The Ashgate Research Companion to Moral Panics offers a comprehensive assemblage of cutting-edge critical and theoretical perspectives on the concept of moral panic. All chapters represent original research by many of the most influential theorists and researchers now working in the area of moral panic, including Nachman Ben-Yehuda and Erich Goode, Joel Best, Chas Critcher, Mary deYoung, Alan Hunt, Toby Miller, Willem Schinkel, Kenneth Thompson, Sheldon Ungar, and Grazyna Zajdow. Chapters come from a range of disciplines, including media studies, literary studies, history, legal studies, and sociology, with significant new elaborations on the concept of moral panic (and its future), informed and powerful critiques, and detailed empirical studies from several continents. A clear and comprehensive survey of a concept that is increasingly influential in a number of disciplines as well as in popular culture, this collection of the latest research in the field addresses themes including the evolution of the moral panic concept, sex panics, media panics, moral panics over children and youth, and the future of the moral panic concept.
'I know of no other book that comes close to providing such a comprehensive look at the history of approaches to understanding moral panics, along with contemporary applications and prospects for future development.'
Barry Glassner, Lewis & Clark College, USA and author of The Culture of Fear
'The Ashgate Companion has drawn together a comprehensive, considered and balanced group of scholarly papers that provide ways of understanding the moral panic phenomenon. Like all works by this publisher, there is a comprehensive bibliography and an excellent index as well a class notes to guide teachers in examining this fascinating and highly contested topic.'
'Charles Krinsky’s edited collection, The Ashgate Research Companion to Moral Panics, is a timely intervention that offers a comprehensive range of critical perspectives and empirical studies from a cross-section of international scholars and disciplinary backgrounds, including media studies, literary studies, history, legal studies and sociology… it fulfils its promise to provide a ’comprehensive survey of a concept that is increasingly influential in a number of disciplines as well as in popular culture.' (book blurb)
'As a research companion, the collection offers both students and scholars a solid grounding in the theoretical origins and critiques of what is clearly still an evolving concept.'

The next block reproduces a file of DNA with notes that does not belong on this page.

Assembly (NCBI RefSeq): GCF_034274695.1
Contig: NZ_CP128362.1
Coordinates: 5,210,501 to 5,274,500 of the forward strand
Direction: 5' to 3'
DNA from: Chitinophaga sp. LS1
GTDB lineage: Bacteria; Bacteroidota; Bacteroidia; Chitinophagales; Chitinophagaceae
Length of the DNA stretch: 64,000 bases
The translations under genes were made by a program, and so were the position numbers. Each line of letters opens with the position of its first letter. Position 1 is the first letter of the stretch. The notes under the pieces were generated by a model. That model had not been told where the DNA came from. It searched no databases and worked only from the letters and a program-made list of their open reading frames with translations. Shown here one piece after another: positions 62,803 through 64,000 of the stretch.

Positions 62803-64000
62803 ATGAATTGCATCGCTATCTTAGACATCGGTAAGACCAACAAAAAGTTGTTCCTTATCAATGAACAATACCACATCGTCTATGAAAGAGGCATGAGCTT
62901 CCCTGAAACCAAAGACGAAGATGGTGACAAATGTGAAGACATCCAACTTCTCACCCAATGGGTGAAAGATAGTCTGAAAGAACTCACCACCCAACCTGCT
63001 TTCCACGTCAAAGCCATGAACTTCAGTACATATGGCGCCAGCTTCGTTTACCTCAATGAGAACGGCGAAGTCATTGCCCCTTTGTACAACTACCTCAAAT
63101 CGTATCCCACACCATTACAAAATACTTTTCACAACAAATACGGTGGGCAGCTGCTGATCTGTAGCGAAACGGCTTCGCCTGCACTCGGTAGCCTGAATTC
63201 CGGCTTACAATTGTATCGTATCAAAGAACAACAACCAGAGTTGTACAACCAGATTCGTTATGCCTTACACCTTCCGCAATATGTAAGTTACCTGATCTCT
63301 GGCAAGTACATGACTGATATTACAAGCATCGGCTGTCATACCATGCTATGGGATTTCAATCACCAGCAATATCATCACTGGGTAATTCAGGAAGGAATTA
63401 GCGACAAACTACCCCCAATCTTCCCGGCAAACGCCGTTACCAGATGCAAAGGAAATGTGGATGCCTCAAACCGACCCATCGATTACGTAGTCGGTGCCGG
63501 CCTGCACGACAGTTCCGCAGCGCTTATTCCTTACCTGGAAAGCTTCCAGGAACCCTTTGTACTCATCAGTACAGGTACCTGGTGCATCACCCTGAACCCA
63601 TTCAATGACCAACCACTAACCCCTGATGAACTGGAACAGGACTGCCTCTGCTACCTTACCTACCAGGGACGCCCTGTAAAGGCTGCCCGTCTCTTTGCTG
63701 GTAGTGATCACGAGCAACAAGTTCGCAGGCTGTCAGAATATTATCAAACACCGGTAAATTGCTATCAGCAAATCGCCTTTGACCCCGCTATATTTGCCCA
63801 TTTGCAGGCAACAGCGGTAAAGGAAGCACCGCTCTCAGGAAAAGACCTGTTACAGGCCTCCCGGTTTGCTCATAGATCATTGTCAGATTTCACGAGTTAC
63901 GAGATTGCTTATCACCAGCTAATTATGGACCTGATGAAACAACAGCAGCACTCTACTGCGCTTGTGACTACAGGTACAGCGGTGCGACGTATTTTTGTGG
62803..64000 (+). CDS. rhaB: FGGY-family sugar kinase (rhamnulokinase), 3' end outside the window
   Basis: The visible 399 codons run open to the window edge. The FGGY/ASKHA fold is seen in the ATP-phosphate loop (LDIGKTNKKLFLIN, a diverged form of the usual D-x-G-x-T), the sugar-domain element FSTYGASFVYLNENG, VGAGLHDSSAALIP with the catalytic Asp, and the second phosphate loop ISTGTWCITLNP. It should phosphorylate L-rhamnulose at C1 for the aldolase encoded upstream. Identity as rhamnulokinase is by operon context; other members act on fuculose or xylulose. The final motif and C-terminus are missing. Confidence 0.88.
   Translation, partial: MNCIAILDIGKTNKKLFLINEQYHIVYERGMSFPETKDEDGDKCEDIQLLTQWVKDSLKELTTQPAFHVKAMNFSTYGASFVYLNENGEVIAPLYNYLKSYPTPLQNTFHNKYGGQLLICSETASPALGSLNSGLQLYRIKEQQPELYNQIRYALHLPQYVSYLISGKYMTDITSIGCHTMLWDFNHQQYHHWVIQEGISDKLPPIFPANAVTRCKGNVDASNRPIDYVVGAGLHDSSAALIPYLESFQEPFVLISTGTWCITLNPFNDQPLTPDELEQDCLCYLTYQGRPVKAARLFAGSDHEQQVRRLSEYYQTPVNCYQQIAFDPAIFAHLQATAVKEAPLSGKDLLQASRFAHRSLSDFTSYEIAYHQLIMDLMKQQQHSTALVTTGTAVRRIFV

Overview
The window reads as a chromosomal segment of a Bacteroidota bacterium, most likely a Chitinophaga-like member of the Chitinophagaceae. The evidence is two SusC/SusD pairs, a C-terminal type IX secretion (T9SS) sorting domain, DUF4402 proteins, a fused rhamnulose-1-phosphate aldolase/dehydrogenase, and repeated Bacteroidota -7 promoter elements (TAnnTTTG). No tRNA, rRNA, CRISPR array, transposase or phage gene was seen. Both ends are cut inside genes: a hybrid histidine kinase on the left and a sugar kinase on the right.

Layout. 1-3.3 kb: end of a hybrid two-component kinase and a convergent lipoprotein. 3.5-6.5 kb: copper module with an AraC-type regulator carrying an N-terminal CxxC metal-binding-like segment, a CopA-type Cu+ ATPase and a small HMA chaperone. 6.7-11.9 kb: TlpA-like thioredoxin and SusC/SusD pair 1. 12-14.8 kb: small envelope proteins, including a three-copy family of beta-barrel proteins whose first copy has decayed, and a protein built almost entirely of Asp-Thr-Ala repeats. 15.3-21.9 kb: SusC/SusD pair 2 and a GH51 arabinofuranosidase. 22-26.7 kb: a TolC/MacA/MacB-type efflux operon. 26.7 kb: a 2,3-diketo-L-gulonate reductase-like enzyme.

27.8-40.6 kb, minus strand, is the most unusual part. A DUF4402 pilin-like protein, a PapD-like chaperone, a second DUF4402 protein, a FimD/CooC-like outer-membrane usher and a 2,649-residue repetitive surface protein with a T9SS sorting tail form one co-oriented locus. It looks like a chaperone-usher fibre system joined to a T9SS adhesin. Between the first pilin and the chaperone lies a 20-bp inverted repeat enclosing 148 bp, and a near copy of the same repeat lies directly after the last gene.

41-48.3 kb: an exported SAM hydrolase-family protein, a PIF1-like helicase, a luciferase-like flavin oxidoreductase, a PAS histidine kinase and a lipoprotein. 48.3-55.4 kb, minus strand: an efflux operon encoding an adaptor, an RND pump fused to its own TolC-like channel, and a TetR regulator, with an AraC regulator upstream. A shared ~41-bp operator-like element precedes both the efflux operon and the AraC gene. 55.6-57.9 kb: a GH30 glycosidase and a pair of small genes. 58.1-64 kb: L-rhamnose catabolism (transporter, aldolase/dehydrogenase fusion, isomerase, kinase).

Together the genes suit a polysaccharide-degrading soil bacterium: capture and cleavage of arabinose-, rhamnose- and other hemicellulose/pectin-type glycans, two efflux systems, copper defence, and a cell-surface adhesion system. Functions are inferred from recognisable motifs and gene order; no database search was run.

Media International Australia
'In embracing this concept so comprehensively, the volume has much to offer, and Krinsky’s overviews preceding each section are a helpful feature. It will no doubt prove effective in keeping the moral panic concept vital and useful.'
European Journal of Communication
'Krinsky’s edited collection offers a range of interesting case studies that highlight refreshing ways to apply the concept, with sound theoretical reflections for taking it forward…. This book adds an interesting and creative element to the concept as a whole and, with an array of case studies.'
List of Illustrations
List of Tables
Notes on Contributors
Introduction: The Moral Panic Concept (Charles Krinsky)
Part I The Evolution of The Moral Panic Concept
1. The Genealogy and Trajectory of the Moral Panic Concept (Erich Goode and Nachman Ben-Yehuda)
2. Tracking Moral Panic as a Concept (Toby Miller)
3. Assemblages of Moral Politics: Yesterday and Today (Alan Hunt)
4. The Problems with Moral Panic: The Concept’s Limitations (Joel Best)
PART II SEX PANICS
5. Public Punitiveness, Mediation, and Expertise in Sexual Psychopath Policies (Chrysanthi S. Leon and John J. Brent)
6. Revelation and Cardinals’ Sins: Moral Panic over "Pedophile Priests" in the United States (Pamela D. Schultz)
7. The Demise of the Same Sex Marriage Panic in Massachusetts (Jaime McCauley)
8. Considering the Agency of Folk Devils (Mary DeYoung)
PART III MEDIA PANICS
9. From Nickel Madness to the House of Dreams: Moral Panic and the Emergence of American Cinema (Charles Krinsky)
10. Sexual Predators, Internet Addiction, and Other Media Myths: Moral Panic and the Disappearance of Brandon Crisp (Patricia Molloy)
11. MyMoralPanic: Adolescents, Social Networking, and Child Sex Crime Panic (Samantha A. Smith and Simon A. Cole)
PART IV MORAL PANICS OVER CHILDREN AND YOUTH
12. Moral Panics and the Young: The James Bulger Murder, 1993 (Máire Messenger Davies)
13. Children Pushed Aside: Moral Panic over the Family and the State in Contemporary Poland (Magdalena Rek-Woźniak and Wojciech Woźniak)
14. Moral Panics versus Youth Problem Debates: Three Conceptual Insights from the Study of Japanese Youth (Tuukka Toivonen)
PART V MORAL PANICS AND GOVERNANCE
15. Governing Through Moral Panic: The Governmental Uses of Fear (Willem Schinkel)
16. Hidden in Plain Sight: Moral Panics and the Favelas of Rio de Janeiro (Natália De’ Carli and Mariano Pérez Humanes)
17. Intermedia Agenda Setting and the Construction of Moral Panics: On the Media and Policy Influence of Steven Soderbergh’s Traffic (Bryan E. Denham)
18. I Vote and I Tote: Moral Panics, Resistance, and the Failure of Quiet Regulation (Grazyna Zajdow)
19. Is This One It? Viral Moral Panics (Sheldon Ungar)
PART VI THE FUTURE OF THE MORAL PANIC CONCEPT
20. A Missing Dimension: The Social Psychology of Moral Panics (Chas Critcher and Julia Pearce)
21. Cultural Trauma and Moral Panic: 9/11 and the Mosque at Ground Zero Affair (Kenneth Thompson)
22. Moral Panics over the Environment? "Climate Crisis" and the Moral Panics Model (Amanda Rohloff)
23. Practicing Moral Panic Research: A Hybrid Model with Guidelines for Its Application (Brian V. Klocke and Glenn W. Muschert)
Appendix I: Alternative Thematizations for Classroom Use and Course
Appendix II Moral Panic: A Bibliography